Nevertheless, according to Maran Rabbeinu Ovadia Yosef zt”l, in pressing circumstances when one does not have a vessel with which to wash one’s hands, one may wash one’s hands under the faucet by opening and closing the faucet three times. Nevertheless, this only applies when the faucet is connected through pipes to the water tank on the roof.

Ask the Rabbi


8 Halachot Most Popular

Eating Meat Following Rosh Chodesh Av

The Mishnah in Masechet Ta’anit (26b) tells us that on Erev Tisha Be’av during the last meal one eats before the fast, one may not eat meat, drink wine, or eat two cooked foods, such as rice and an egg. Although the letter of the law dictates that the prohibition to eat meat only applies......

Read Halacha

Laws Pertaining to Tisha Be’av

There are five categories of abstinence which must be observed on Tisha Be’av: Eating and drinking, washing one’s self, rubbing one’s body with oils or lotions, wearing leather shoes, and marital relations. Our Sages also prohibited learning Torah on Tisha Be’av, for the word......

Read Halacha

Havdala on Motza’ei Shabbat Which Coincides with Tisha Be’av and the Laws of an Ill Individual Who Must Eat on Tisha Be’av

On years during which Tisha Be’av falls out on Motza’ei Shabbat, such as this year, 5782, there are three opinions among the Rishonim regarding how Havdala should be recited on a cup of wine on Motza’ei Shabbat. The first opinion is that of the Geonim who write that one should r......

Read Halacha

The Laws of Taking Haircuts During the “Three Weeks"- The Year 5782

The Customary Prohibition of Haircuts As a result of the mourning observed during the “Three Weeks,” the Ashkenazi custom is to abstain from shaving and taking haircuts beginning from the Seventeenth of Tammuz until the Tenth of Av. Nevertheless, the Sephardic custom is not as string......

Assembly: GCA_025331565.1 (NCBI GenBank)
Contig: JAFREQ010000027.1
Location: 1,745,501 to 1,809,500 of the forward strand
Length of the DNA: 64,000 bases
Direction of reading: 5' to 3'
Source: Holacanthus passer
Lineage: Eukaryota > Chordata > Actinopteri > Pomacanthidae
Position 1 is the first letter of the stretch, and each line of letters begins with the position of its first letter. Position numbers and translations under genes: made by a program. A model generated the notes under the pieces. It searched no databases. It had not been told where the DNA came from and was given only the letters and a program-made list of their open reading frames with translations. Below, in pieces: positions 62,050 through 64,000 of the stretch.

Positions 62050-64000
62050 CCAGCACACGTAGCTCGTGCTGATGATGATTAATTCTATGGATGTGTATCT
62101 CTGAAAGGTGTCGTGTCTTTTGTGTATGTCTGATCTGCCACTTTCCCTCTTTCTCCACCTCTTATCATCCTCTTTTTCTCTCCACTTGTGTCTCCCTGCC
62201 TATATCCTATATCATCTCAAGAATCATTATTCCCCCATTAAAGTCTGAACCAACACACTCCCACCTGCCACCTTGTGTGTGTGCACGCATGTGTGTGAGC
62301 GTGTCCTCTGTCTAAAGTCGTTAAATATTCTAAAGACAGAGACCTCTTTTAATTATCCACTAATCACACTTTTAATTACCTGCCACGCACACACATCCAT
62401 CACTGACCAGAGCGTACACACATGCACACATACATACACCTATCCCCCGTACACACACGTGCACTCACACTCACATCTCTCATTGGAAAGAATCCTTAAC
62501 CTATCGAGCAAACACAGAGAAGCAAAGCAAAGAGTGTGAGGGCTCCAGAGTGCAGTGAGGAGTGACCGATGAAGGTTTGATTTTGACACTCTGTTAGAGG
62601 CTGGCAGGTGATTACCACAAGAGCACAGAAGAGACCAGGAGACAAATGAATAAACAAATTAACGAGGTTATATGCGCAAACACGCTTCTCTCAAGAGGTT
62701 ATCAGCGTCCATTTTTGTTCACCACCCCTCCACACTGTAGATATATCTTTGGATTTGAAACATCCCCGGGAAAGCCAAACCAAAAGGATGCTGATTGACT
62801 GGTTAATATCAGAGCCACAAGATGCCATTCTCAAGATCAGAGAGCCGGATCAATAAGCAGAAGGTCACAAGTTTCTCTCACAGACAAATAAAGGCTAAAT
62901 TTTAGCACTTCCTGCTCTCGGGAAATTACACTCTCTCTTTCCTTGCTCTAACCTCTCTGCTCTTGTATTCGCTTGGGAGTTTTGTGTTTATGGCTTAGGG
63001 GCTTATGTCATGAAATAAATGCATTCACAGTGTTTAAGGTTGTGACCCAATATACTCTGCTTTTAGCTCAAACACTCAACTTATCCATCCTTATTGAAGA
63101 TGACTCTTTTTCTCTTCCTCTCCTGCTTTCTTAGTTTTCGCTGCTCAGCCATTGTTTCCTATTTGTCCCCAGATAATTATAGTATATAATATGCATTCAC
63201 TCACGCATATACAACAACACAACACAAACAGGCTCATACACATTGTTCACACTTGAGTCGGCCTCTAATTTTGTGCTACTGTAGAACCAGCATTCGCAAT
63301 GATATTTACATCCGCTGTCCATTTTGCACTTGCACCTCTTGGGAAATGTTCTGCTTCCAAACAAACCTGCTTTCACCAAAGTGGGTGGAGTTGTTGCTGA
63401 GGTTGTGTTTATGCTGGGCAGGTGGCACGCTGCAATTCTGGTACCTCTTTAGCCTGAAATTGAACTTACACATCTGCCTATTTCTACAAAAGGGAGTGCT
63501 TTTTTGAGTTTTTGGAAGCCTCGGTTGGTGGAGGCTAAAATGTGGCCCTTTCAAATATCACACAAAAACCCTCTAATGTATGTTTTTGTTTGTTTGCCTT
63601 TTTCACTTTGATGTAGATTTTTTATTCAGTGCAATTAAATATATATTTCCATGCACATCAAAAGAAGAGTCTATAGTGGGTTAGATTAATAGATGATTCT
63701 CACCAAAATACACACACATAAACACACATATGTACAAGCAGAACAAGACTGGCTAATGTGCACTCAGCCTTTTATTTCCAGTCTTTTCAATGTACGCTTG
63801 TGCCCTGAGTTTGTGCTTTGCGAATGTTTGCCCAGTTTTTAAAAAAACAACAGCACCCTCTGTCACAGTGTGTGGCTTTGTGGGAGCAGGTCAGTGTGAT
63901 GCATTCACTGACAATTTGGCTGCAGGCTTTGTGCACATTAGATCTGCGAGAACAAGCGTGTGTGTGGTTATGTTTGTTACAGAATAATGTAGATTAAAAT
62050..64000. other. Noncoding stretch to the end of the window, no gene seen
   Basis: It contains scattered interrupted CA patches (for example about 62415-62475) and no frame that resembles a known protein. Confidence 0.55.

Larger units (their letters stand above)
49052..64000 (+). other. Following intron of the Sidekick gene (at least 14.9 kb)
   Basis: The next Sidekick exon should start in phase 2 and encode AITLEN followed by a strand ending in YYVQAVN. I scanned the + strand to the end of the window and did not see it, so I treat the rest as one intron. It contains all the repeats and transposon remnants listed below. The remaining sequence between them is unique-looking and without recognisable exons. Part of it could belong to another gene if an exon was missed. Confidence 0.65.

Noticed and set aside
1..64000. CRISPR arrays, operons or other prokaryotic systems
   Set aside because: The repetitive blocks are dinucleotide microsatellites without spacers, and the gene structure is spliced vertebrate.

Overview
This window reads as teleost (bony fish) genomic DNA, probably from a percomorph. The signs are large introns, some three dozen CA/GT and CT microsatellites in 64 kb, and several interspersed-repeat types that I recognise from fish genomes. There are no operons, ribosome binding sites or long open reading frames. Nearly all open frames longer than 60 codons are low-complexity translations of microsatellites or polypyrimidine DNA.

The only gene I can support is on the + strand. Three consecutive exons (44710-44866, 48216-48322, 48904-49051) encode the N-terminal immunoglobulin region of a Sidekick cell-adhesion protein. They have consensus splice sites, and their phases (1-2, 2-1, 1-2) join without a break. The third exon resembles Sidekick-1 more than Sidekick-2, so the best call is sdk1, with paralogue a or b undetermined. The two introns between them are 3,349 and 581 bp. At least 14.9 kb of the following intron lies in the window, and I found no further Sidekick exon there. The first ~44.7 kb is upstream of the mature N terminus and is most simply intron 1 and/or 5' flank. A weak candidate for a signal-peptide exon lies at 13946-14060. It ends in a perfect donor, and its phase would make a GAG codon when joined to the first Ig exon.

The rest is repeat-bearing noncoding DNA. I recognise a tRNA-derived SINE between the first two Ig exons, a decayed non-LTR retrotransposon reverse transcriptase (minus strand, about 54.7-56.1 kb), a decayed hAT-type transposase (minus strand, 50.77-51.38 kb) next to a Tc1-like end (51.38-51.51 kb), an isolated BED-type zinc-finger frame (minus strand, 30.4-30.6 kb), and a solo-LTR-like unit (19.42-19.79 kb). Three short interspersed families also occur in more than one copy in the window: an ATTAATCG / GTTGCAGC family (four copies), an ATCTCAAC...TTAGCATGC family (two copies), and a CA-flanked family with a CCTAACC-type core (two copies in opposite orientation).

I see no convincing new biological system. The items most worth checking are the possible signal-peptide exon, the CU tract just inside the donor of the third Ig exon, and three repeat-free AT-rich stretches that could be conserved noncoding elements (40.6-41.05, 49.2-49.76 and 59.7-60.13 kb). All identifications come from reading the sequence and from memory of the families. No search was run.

Read Halacha


Those Who are Obligated and Exempt from the Fast of Tisha Be’av and their Status When Tisha Be’av Falls Out on Motza’ei Shabbat

Someone Ill with a Non-Life-Threatening Illness, An Elderly Person, and a Woman who has Recently Given Birth One who is ill (meaning when one is actually bedridden and the like, even if the illness is not life-threatening) is exempt from fasting on Tisha Be’av. When in doubt about one’s......

Read Halacha

Frying Fish in a Meat Pot, Baking Fish and Meat in the Same Oven, and Maran zt”l’s Custom

There is a well-known prohibition of eating fish and meat together, as discussed by the Gemara and Poskim. Cooking Fish in a Meat Pot Although it is prohibited to cook a dairy dish in a meat pot as we have discussed in a previous Halacha, nevertheless, Maran Rabbeinu Ovadia Yosef zt”l writ......

Read Halacha

When Av Begins, We Diminish Our Joy

This coming Friday will mark Rosh Chodesh Av. Next Shabbat will mark Tisha Be’av, however, since fast days are prohibited on Shabbat (besides for Yom Kippur), Tisha Be’av will be observed next Motza’ei Shabbat and Sunday. May Hashem soon switch this month to one of joy and celebrat......

Read Halacha

The Laws of the Last Meal Before the Fast of Tisha Be’av on Shabbat

On Erev Tisha Be’av, our Sages prohibited eating meat and drinking wine during the last meal before the onset of the fast of Tisha Be’av held after halachic midday. They likewise forbade eating two cooked foods during this meal.  Nevertheless, this year, 5782, since the fast of T......

Read Halacha